The great majority of divorcing couples in New Jersey resolve their issues in the form of a Marital Settlement Agreement (a.k.a. Property Settlement Agreement). In addition to a division of marital assets, such Agreements may include a waiver of certain assets, such as life insurance or retirement benefits. Although New Jersey, as well as many other states, has enacted legislation voiding the rights of a former spouse named in a will, potential problems exist with regard to non-probate assets which contain death beneficiary provisions such as life insurance, 401 (k) plans and Individual Retirement Accounts.
For example, in Kennedy v. Plan Administrator for DuPont Savings and Investment Plan, 555 U.S. 285 (2009), the United States Supreme Court held that as a matter of federal law (commonly known as ERISA which governs qualified retirement plans), the plan benefits had to be paid to the designated beneficiary, in this case the former wife. regardless of whether she had waived her rights to same in the parties’ Marital Settlement Agreement [the ruling did not, however, preclude the possibility of the estate or beneficiaries of the estate suing the decedent’s former spouse as the Court remained silent on the issue]; see also Estate of Kensinger v. URL Pharma, 674, F.3d 131 (3d Cir. 2012), which addressed the issue left silent in Kennedy by ruling that once the proceeds were paid to the former spouse the estate could bring suit to recover the benefits.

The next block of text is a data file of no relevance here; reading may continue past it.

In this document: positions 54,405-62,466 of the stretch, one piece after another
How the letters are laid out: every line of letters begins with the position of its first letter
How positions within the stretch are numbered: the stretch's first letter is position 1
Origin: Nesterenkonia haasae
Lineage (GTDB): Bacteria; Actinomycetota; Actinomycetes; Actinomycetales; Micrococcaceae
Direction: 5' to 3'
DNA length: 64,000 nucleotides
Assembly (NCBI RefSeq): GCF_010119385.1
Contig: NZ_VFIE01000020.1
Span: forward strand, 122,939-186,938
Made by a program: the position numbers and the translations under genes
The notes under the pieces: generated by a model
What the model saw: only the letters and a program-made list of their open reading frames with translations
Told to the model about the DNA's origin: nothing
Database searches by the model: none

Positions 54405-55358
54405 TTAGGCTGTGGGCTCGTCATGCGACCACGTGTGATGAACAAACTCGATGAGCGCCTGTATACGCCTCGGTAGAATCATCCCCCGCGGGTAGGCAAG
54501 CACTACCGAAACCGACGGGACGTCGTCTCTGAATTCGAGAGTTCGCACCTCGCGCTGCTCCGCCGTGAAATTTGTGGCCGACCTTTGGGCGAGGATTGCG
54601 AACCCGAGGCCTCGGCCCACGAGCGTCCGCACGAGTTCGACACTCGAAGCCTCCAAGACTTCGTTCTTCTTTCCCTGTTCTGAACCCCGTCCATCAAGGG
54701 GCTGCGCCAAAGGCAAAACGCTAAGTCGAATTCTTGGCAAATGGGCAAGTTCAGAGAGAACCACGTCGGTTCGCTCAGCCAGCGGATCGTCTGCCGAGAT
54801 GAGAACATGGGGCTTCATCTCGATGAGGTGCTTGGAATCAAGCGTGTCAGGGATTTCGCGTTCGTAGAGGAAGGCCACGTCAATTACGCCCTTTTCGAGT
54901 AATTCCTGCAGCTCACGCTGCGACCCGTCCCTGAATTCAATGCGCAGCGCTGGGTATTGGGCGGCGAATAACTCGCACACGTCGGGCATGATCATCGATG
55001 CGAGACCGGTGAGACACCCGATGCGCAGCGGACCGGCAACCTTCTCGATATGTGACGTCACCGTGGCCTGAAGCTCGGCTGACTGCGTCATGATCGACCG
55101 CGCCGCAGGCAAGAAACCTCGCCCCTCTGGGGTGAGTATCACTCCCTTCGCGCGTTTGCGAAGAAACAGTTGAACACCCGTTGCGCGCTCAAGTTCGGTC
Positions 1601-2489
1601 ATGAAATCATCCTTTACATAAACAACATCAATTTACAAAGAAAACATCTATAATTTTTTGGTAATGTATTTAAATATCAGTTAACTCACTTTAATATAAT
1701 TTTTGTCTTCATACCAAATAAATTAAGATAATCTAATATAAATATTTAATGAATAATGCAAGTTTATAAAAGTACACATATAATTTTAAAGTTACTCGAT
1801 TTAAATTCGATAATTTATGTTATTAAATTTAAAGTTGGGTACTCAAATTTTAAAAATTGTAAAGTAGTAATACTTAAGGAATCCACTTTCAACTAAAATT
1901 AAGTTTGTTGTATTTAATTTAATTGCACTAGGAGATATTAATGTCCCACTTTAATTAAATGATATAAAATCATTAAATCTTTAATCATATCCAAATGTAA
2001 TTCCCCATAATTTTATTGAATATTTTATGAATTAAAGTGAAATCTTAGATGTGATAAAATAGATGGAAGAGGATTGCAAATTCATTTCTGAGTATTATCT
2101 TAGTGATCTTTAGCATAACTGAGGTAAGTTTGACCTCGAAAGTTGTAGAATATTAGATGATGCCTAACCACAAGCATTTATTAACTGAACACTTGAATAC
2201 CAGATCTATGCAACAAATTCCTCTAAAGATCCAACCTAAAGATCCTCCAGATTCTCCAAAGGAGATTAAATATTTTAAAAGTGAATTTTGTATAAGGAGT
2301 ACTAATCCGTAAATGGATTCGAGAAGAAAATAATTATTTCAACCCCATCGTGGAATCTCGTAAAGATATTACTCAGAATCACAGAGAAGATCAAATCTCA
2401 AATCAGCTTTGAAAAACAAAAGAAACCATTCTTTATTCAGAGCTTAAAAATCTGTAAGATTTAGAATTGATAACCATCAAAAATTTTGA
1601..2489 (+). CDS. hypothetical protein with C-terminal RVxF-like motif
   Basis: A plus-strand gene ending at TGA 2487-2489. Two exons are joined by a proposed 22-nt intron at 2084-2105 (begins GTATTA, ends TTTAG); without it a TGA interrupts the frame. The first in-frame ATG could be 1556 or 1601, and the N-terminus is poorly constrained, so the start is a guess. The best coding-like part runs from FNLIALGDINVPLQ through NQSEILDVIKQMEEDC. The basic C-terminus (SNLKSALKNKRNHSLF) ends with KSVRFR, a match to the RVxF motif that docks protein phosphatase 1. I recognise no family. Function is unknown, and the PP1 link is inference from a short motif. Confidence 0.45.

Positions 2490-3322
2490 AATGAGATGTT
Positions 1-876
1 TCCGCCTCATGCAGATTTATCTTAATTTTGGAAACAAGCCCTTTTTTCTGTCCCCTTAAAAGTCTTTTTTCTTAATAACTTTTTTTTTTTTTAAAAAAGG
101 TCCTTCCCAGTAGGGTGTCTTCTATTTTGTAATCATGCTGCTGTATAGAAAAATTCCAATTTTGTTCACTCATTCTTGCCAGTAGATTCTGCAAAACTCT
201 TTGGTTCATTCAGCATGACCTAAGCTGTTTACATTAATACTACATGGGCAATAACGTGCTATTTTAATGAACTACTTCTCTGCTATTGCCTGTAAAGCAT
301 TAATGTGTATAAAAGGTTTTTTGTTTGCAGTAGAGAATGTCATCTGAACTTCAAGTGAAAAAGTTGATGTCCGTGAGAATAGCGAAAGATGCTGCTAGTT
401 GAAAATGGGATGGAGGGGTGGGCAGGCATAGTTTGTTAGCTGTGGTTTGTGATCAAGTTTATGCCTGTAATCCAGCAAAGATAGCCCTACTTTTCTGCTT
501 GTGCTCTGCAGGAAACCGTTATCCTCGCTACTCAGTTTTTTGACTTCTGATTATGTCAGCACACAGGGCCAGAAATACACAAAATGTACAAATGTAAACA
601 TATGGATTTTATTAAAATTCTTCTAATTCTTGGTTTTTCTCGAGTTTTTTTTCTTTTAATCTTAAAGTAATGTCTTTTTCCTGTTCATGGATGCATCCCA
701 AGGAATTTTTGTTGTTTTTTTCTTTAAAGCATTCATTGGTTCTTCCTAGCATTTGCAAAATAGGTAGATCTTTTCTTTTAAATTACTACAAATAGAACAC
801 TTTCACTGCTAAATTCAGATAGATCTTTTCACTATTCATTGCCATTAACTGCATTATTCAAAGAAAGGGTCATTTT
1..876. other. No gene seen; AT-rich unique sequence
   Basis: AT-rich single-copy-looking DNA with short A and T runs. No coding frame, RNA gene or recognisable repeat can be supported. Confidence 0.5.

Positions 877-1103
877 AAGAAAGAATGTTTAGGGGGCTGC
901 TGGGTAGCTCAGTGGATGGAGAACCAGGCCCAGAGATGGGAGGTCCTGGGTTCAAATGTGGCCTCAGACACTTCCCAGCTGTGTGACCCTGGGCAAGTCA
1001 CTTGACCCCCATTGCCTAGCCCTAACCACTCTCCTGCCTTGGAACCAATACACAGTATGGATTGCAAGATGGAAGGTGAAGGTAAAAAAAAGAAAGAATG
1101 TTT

In the case of life insurance, the Kennedy decision would not be binding, however, since New Jersey law specifically provides that a former spouse is divested of beneficiary status following a divorce.
With respect to traditional and Roth IRA’s, the outcome remains uncertain. Although IRAs are retirement accounts, they are not governed by ERISA. Should the IRA custodian, like a 401(k) plan administrator, be able to rely on a beneficiary designation naming a former spouse and pay pursuant thereto regardless of whether the former spouse waived the right to payment in a Marital Settlement Agreement? Can a contingent beneficiary demand payment from the IRA custodian based upon such a waiver? Can the contingent beneficiary recover the proceeds paid to a former spouse by the IRA custodian? Suffice it to say that no definitive answers exist since no court has yet ruled on such matters.
One potential solution is to change all beneficiary designations naming a former spouse upon divorce. In this regard, persons are advised to consult with knowledgeable counsel before determining how to proceed.